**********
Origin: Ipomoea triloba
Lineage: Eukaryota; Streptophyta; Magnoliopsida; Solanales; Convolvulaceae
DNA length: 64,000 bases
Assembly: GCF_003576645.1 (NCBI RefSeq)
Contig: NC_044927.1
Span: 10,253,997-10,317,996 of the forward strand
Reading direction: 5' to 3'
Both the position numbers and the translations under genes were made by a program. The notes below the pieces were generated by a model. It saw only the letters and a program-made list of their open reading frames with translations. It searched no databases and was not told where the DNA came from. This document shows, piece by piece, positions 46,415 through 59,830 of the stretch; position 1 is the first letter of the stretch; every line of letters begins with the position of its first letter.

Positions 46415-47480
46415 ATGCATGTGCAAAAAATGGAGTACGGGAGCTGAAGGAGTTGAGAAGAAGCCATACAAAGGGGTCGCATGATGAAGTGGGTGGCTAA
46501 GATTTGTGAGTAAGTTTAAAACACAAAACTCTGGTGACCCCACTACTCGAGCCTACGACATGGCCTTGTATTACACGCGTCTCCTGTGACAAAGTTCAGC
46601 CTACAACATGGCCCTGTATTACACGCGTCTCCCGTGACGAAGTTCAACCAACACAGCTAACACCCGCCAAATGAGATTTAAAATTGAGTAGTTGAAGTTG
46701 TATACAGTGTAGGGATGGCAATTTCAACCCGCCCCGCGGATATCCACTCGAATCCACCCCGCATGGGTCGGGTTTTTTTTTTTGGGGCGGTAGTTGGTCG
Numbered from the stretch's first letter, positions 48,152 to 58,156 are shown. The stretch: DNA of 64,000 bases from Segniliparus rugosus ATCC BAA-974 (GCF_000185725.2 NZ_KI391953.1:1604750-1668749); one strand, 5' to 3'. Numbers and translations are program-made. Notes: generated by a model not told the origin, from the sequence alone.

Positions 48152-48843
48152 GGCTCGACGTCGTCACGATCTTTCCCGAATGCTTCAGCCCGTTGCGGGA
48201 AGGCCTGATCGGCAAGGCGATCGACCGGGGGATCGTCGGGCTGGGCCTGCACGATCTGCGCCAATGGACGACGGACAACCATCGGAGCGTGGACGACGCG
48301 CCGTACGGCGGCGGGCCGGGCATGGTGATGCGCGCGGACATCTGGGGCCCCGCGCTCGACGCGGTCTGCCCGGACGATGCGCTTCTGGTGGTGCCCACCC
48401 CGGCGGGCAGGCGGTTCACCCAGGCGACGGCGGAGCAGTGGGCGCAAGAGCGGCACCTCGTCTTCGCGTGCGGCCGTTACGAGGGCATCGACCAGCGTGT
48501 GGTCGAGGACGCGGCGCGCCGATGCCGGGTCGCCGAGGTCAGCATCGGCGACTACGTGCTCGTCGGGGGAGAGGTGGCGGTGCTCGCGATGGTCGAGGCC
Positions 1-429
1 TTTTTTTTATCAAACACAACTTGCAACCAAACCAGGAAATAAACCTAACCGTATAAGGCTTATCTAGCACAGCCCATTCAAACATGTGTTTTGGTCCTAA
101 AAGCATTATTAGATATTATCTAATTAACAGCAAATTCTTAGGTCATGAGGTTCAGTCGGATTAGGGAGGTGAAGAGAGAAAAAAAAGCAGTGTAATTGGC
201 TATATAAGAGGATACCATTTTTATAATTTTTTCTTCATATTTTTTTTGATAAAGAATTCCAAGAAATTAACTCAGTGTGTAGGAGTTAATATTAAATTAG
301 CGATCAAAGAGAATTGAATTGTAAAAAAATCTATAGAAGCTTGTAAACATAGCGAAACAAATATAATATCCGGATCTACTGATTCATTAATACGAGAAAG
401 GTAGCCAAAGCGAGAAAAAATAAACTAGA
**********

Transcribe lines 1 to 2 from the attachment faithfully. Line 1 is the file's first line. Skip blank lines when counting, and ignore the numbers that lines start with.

Origin: Ipomoea triloba
Lineage: Eukaryota; Streptophyta; Magnoliopsida; Solanales; Convolvulaceae